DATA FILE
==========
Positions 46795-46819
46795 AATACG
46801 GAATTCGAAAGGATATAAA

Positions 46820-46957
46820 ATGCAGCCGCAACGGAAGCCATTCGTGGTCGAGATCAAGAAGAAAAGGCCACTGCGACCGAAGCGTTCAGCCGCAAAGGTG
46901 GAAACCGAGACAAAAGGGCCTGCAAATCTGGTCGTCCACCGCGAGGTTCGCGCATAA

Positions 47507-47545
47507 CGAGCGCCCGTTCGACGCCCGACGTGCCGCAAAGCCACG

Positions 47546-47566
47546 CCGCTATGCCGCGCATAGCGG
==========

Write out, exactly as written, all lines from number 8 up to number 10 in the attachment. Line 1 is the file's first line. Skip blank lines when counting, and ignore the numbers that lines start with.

47507 CGAGCGCCCGTTCGACGCCCGACGTGCCGCAAAGCCACG

Positions 47546-47566
47546 CCGCTATGCCGCGCATAGCGG